Little-known Lebanese judge Fadi Sawan leads probe into Beirut blast

Although praised by colleagues and politicians, Fadi Sawan has been criticised by a local watchdog

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Lebanese judge Fadi Sawan has been tasked with the daunting mission of determining responsibility for the explosion of 2,750 tonnes of ammonium nitrate in Beirut’s port that killed at least 171 and injured more than 6,500 on August 4.

But in a country where the issue of political influence over the judiciary has been a major issue in recent years, many are asking how far Mr Sawan will be allowed to go given that senior politicians were potentially aware of the ammonium nitrate long before the blast.

The previously little-known figure, Mr Sawan, 60, has been a Military Court judge since 2009 and was previously an investigative judge in the Beirut suburb of Baabda.

At least one now-resigned minister has said he was made aware of the ammonium nitrate at Beirut port and reports indicate that successive governments, as well as President Michel Aoun, knew about the chemicals stored at the port since 2013. On Sunday, Lebanon’s New TV news reported that caretaker prime minister Hassan Diab cancelled a visit to inspect the site in June after being told it was just fertiliser.

But no politician has yet taken responsibility for the tragedy. While the Lebanese blame the entire political class for negligence – they showed their anger in mass protests in which some hanged life-size effigies of several senior politicians from scaffolds – Mr Sawan must now build a legal case against anyone found to be involved.

The judge started his investigation last Monday, interrogating one by one the 25 officials so far charged in relation to the blast. Up to now, he has ordered the arrest of Customs chief Badri Daher, port director Hassan Koraytem, Director of the Beirut Port Authority Hanna Fares, Director of the port’s Manifest Department Neameh Al-Brax, and engineer Nayla Hajj.

While he will speak to a roster of ministers, none have so far been charged.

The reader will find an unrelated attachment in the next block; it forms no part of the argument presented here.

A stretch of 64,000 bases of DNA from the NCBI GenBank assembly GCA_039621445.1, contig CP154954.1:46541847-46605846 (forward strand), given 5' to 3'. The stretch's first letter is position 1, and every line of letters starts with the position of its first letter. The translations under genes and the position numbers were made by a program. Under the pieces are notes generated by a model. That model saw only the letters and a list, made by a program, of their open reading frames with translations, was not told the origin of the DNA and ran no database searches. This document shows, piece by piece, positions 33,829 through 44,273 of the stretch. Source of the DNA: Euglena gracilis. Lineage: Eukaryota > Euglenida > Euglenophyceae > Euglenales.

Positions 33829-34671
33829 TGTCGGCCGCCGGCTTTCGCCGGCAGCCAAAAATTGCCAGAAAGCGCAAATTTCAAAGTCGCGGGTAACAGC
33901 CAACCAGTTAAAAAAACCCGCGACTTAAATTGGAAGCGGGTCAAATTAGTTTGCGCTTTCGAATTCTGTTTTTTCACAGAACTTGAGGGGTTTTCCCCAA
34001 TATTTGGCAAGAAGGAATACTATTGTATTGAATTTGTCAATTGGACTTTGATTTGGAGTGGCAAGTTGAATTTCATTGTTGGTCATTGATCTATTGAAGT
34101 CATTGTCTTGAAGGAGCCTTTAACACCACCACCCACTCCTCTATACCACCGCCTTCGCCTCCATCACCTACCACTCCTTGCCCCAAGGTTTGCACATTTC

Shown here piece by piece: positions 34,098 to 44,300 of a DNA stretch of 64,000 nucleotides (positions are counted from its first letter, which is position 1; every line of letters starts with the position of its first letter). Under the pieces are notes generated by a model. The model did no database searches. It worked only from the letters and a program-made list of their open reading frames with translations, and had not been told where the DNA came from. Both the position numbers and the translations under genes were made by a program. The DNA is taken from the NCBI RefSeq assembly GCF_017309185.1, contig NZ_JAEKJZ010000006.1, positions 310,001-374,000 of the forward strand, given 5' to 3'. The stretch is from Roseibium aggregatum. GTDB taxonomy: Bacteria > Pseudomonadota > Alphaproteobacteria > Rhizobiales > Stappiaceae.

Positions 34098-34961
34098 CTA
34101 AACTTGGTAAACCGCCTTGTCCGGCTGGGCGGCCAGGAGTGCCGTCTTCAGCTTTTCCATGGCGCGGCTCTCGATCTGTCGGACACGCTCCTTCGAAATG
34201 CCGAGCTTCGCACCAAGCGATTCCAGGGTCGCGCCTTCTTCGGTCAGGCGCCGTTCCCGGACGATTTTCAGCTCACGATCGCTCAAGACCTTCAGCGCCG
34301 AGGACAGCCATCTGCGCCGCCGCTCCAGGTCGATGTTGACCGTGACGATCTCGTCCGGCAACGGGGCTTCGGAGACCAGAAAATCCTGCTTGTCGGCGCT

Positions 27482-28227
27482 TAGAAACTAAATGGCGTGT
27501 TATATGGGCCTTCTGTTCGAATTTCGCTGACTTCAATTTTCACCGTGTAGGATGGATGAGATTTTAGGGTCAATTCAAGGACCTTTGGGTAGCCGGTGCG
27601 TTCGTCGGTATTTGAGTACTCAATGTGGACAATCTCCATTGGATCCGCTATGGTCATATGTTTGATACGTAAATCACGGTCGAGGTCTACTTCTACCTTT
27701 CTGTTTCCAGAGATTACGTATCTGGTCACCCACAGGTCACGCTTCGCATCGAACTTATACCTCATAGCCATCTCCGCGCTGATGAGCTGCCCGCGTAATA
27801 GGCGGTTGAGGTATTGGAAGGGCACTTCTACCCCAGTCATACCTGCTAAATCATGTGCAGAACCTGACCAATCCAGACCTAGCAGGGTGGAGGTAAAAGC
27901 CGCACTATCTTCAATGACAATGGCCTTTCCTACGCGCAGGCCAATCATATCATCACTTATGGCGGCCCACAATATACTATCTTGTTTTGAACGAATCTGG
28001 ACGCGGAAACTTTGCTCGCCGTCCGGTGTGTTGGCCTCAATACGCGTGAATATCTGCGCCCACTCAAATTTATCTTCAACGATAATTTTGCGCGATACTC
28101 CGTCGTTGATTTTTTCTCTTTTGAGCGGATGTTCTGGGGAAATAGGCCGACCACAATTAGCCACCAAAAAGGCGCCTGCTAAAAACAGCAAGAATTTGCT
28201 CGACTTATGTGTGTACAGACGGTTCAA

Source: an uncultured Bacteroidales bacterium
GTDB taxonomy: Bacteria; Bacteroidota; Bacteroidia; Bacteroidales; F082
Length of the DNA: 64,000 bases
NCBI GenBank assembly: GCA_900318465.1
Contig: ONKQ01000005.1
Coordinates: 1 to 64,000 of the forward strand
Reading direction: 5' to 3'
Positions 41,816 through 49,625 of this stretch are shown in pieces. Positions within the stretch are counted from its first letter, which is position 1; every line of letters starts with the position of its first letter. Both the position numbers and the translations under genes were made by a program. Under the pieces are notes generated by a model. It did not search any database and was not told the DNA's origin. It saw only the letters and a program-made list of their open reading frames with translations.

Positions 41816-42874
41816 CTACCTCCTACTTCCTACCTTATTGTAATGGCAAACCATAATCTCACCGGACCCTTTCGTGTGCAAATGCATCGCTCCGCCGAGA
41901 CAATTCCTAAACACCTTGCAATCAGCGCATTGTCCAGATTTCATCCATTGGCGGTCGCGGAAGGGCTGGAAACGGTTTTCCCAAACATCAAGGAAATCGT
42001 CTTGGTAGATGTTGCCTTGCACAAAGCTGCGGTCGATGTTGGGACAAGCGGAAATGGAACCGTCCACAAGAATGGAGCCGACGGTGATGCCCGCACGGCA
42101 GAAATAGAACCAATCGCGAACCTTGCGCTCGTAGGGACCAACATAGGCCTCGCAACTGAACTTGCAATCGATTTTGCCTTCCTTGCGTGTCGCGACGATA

Bloomberg reported that Mr Sawan is set to question finance and public works ministers who have held office since late 2013.

If he finds enough evidence of negligence or wrongdoing related to their duties in office, Mr Sawan can refer them to the high council for presidents and ministers. But to do so, two-thirds of Parliament members would need to agree before a case can go forward. MP’s OK would not be needed if the official is prosecuted for a crime outside the remit of their job.

Despite politicians admitting there is widespread corruption in the system, very few have ever been tried for graft in Lebanon. Lebanon ranks 137 out of 180 in Transparency International’s latest corruption perception index.

Riad Kobeissi, an investigative journalist at Lebanese television station Al Jadeed who has extensively worked on corruption at the Beirut port, told The National that "political factions are fully responsible" for the Beirut disaster because they appoint top officials such as Mr Daher and Mr Koraytem.

“There are questions whether he [Mr Sawan] can hold the pressure from political parties but until now he is performing well,” he said.

State prosecutor Ghassan Oueidat, who handed the lawsuit over to Mr Sawan after his appointment, is already under fire from Gebran Bassil, who heads the Free Patriotic Movement political party, for arresting Mr Daher.

“Gebran Bassil is treating Daher’s arrest like it’s an attack on him,” said Mr Kobeissi.

But Mr Oueidat also has strong ties to Lebanon’s ruling class. His sister is married to former public works minister Ghazi Zaiter, a member of the Amal Movement led by Parliament Speaker Nabih Berri and is allied with Iran-backed Hezbollah.

“Ghassan Oueidat is known for his political connections,” said Nizar Saghieh, a lawyer and founder of the NGO Legal Agenda, which lobbies for more transparency in the Lebanese judicial system.


Despite the Taif Accord that ended Lebanon’s 15-year civil war formally abolishing the sectarian quota system for all but the top government positions, the tradition has persisted.

Parties hang on to posts traditionally reserved for their sect while trying to bring other postings into their orbit as a means of exerting power and influence across the country’s bloated bureaucracy. Therefore, the arrest of a top official reflects badly on their political backers.

“The head of the Beirut district for Customs administration is usually a Sunni Muslim, and the head of the Customs’ airport department is supposed to be Shiite. This is not according to the constitution, it’s just the norm,” said Mr Kobeissi.

Despite the many challenges he faces, politicians and colleagues said that Mr Sawan was the right man for the job. Several praised his independence from political parties – a rare feat in Lebanon where judicial independence has been a central issue in recent years.

A top Lebanese judge, who asked to remain anonymous due to the sensitivity of the topic, described Mr Sawan as “relatively independent”, “very serious,” and “very intelligent.”